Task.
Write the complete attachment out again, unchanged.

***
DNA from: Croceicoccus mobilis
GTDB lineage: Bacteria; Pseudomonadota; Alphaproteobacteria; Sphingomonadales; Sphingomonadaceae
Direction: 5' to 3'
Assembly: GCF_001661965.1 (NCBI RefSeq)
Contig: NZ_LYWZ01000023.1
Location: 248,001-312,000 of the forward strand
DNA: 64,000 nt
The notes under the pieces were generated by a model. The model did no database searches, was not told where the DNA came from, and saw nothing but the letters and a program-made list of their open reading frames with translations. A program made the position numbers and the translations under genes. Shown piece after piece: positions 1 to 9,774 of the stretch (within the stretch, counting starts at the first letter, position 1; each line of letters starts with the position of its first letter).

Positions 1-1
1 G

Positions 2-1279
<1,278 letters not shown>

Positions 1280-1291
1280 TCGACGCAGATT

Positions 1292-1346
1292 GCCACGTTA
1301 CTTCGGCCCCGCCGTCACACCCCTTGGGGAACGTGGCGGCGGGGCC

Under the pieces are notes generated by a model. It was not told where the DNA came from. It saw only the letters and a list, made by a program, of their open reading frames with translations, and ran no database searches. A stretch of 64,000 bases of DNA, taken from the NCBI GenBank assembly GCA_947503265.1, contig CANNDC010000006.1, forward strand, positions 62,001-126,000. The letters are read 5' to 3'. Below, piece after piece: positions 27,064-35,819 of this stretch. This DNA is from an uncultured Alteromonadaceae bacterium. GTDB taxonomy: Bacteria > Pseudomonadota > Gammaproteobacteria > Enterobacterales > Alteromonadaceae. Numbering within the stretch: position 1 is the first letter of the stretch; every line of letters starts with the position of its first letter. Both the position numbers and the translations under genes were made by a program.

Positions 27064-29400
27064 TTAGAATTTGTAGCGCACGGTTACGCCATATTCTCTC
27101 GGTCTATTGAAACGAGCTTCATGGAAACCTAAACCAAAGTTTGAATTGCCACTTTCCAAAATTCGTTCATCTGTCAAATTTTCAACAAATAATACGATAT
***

DNA from: Croceicoccus mobilis
GTDB lineage: Bacteria; Pseudomonadota; Alphaproteobacteria; Sphingomonadales; Sphingomonadaceae
Direction: 5' to 3'
Assembly: GCF_001661965.1 (NCBI RefSeq)
Contig: NZ_LYWZ01000023.1
Location: 248,001-312,000 of the forward strand
DNA: 64,000 nt
The notes under the pieces were generated by a model. The model did no database searches, was not told where the DNA came from, and saw nothing but the letters and a program-made list of their open reading frames with translations. A program made the position numbers and the translations under genes. Shown piece after piece: positions 1 to 9,774 of the stretch (within the stretch, counting starts at the first letter, position 1; each line of letters starts with the position of its first letter).

Positions 1-1
1 G

Positions 2-1279
<1,278 letters not shown>

Positions 1280-1291
1280 TCGACGCAGATT

Positions 1292-1346
1292 GCCACGTTA
1301 CTTCGGCCCCGCCGTCACACCCCTTGGGGAACGTGGCGGCGGGGCC

Under the pieces are notes generated by a model. It was not told where the DNA came from. It saw only the letters and a list, made by a program, of their open reading frames with translations, and ran no database searches. A stretch of 64,000 bases of DNA, taken from the NCBI GenBank assembly GCA_947503265.1, contig CANNDC010000006.1, forward strand, positions 62,001-126,000. The letters are read 5' to 3'. Below, piece after piece: positions 27,064-35,819 of this stretch. This DNA is from an uncultured Alteromonadaceae bacterium. GTDB taxonomy: Bacteria > Pseudomonadota > Gammaproteobacteria > Enterobacterales > Alteromonadaceae. Numbering within the stretch: position 1 is the first letter of the stretch; every line of letters starts with the position of its first letter. Both the position numbers and the translations under genes were made by a program.

Positions 27064-29400
27064 TTAGAATTTGTAGCGCACGGTTACGCCATATTCTCTC
27101 GGTCTATTGAAACGAGCTTCATGGAAACCTAAACCAAAGTTTGAATTGCCACTTTCCAAAATTCGTTCATCTGTCAAATTTTCAACAAATAATACGATAT